The Web's Best Tributes to Steve Jobs
John Mahoney
at 09:00 AM Oct 7 2011
The Web's Best Tributes to Steve Jobs
Young Steve
Gadgets // 

An interesting gauge of a person's overall impact on our culture is now found immediately online, as the world learns together the news of that person's passing. By that measure, Steve Jobs has led a truly extraordinary life. But you didn't need us to tell you that.

Like you, we've been reading the many tributes that have been pouring in since last night. Here are some of our favorites.

Steve Jobs Was Always Kind To Me (Or, Regrets of An Asshole) by Brian Lam for The Wirecutter. A truly touching recollection of Brian's direct dealings with Jobs via the iPhone 4 leak saga. Neatly shows the full scope of Jobs's passion, and intensity. Must read.

The Steve Jobs I Knew by Walt Mossberg for The Wall Street Journal/All Things D. Another nicely personal remembrance, from a journalist closer to Jobs than any other.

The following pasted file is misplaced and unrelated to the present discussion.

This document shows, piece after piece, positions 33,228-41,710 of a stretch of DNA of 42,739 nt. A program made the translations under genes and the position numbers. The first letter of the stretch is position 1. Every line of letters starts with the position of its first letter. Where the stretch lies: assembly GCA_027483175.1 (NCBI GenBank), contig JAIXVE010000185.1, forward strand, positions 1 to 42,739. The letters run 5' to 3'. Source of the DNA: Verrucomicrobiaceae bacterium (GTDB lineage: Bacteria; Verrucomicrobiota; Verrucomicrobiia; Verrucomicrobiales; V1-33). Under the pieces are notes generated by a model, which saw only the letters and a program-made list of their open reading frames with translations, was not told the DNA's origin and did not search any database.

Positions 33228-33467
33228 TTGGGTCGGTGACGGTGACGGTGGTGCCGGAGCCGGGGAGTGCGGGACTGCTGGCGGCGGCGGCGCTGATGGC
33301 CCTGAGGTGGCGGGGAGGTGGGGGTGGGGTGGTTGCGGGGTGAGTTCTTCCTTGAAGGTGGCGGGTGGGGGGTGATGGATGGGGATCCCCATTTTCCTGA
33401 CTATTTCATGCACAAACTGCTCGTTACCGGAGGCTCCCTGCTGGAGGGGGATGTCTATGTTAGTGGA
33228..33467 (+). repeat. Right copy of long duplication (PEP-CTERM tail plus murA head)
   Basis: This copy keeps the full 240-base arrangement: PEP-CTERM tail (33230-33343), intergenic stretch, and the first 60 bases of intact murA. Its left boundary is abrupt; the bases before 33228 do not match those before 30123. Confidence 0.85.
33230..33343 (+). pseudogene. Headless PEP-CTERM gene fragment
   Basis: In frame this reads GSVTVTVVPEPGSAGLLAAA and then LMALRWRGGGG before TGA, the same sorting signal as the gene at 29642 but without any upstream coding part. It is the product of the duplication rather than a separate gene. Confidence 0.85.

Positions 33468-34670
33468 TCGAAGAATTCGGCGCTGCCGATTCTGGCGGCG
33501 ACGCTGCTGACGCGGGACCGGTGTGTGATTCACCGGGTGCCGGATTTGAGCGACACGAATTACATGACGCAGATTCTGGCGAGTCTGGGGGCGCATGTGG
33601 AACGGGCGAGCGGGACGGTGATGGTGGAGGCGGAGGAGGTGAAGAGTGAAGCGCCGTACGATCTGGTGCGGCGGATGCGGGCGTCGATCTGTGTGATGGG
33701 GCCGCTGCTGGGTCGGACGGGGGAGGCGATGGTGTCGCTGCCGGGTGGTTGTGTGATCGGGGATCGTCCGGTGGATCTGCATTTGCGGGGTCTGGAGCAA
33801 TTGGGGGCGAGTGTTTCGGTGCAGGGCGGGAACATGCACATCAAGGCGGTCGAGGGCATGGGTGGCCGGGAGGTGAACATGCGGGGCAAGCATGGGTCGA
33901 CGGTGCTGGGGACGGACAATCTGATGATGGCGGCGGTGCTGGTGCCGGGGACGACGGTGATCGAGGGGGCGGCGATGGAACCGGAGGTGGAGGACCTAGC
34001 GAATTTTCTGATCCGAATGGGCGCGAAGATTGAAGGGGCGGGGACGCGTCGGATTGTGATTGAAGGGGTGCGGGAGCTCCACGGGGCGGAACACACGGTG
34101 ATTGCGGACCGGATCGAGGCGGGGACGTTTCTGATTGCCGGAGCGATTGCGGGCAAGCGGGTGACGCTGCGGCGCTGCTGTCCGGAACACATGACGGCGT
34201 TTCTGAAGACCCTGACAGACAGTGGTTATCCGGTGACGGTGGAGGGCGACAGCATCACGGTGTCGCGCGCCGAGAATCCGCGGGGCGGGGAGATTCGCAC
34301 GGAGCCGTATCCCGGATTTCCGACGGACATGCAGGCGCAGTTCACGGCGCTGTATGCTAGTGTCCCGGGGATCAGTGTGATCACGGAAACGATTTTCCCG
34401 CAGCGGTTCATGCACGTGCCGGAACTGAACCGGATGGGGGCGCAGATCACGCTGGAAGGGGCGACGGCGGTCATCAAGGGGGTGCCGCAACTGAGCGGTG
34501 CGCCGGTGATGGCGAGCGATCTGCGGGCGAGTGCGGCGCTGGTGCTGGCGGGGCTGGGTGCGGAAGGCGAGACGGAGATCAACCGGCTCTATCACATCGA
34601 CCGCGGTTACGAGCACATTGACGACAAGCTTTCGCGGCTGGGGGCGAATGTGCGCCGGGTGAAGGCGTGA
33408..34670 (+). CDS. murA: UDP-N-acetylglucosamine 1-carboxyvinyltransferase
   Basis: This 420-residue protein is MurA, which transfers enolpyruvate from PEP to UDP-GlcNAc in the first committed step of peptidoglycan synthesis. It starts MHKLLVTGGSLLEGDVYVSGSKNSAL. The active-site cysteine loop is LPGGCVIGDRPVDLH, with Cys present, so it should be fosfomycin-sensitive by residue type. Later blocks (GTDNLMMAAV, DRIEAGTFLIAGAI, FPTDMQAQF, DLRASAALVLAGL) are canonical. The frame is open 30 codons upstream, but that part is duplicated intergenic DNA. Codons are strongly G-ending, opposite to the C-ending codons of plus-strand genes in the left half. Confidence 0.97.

What They're Protecting Us From by Anil Dash. Written over a month ago, Dash's thoughts aren't a direct tribute, but it's an elegant summation of Jobs's success as a liberal businessman.

Steve Jobs's Patents by The New York Times. An incredible interactive graphic that gives an overview of the 317 U.S. patents that bear Steve Jobs's name as an inventor.

Steve Jobs and the Losing Battle by Tom Junod for Esquire. "Steve Jobs taught us to be disappointed."

People I Love Who Invented Things That I Love: Steve Jobs by Mindy Kaling. The comedy writer and Office star on learning more about Jobs's personal life.

More at 

Archive Gallery: Steve Jobs in the Pages of Popular Science, Over Three Decades - A gallery of Popular Science coverage from thirty years to now, looking at the high points in Steve Job's career

Futuristic Predictions From the Past That Steve Jobs Fulfilled We already knew that Jobs was often at the forefront of tech trends, but here's the proof that he really did have his fingers on the pulse of the gadget marketplace.

comments powered by Disqus
Filed under:
Sign up for the Pop Sci newsletter
Australian Popular Science
PopSci Live